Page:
James Hunter at Inverness Town House
James Hunter is Emeritus Professor of History at the University of the Highlands and Islands (UHI), and the first director of the prestigious UHI Centre for History. Professor Hunter is the author of thirteen books about the Highlands and Islands, and has also been active in the public life of the region for many years. To celebrate the launch of his latest work, Insurrection: Scotland’s Famine Winter, Inverness Museum and Art Gallery is delighted to host Prof. Hunter at the Inverness Town House, where he will be delivering an evening lecture followed by a Q&A session chaired by Dr. David Worthington, Head of the Centre for History at UHI. Prior to this, enjoy refreshments at Inverness Museum and Art Gallery, and take the chance to peruse our current exhibition. Some of the archive materials used by Prof. Hunter during his research will be on display, kindly supplied by the Highland Archive Centre (High Life Highland).
Jim Hunter’s talk will touch on the dramatic and often moving stories told in his new book. When Scotland’s 1846 potato crop was wiped out by blight, the country was plunged into crisis. In the Hebrides and the West Highlands a huge relief effort came too late to prevent starvation and death. Further east, towns and villages like Inverness, Beauly, Avoch, Cromarty, Dingwall and Invergordon rose up in protest at the cost of the oatmeal, which had replaced potatoes as people’s basic foodstuff. The soaring price of oatmeal was blamed on the export of grain by farmers and landlords cashing in on even higher prices further afield. As a bitter winter gripped and families feared the same fate as those affected by famine in Ireland, grain carts were seized, ships boarded, harbours blockaded, a jail forced open and the military confronted. The army fired on one set of rioters. Savage sentences were imposed on others. But thousands-strong crowds also gained key concessions. Above all, they won cheaper food.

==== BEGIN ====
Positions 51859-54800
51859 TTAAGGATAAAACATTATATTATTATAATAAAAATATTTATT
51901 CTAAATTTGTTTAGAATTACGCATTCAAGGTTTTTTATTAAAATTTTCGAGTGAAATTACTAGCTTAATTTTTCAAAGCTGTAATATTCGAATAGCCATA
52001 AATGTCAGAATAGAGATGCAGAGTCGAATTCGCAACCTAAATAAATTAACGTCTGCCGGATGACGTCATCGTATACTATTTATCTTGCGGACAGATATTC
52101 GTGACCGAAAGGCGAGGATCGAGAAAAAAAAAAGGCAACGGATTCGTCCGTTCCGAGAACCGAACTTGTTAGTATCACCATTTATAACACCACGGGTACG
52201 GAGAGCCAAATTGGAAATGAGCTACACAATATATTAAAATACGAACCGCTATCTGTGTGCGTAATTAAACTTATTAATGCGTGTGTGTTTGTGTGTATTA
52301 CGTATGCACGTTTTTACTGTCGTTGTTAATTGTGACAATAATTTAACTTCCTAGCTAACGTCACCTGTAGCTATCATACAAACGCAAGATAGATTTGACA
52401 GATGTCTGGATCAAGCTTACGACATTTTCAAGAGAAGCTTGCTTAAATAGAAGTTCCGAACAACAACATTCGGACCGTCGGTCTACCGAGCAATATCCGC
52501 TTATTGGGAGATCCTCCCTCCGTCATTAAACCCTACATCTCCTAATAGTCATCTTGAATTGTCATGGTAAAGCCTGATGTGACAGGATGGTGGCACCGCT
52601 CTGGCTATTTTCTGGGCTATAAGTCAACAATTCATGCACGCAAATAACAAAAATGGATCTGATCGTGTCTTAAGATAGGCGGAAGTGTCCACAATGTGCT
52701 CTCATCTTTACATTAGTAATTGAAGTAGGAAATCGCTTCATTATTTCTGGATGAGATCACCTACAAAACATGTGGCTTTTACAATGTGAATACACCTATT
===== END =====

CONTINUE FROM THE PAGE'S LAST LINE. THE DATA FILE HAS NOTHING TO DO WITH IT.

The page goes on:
Prof. Hunter, one of Scotland’s most prolific historians, weaves meticulous research and contemporary eye witness testimonies to create a compelling account of Scotland’s hunger winter and the country’s forgotten food riots.
£12.00 per person. To book call 01349 781730, email firstname.lastname@example.org or call into IMAG reception. (Bookings confirmed on receipt of payment).
Wednesday 16 October
Wine Reception, Archival Documents Display and Book-signing – IMAG: 5.30pm
Lecture and Q&A Session – Inverness Town House: 7pm
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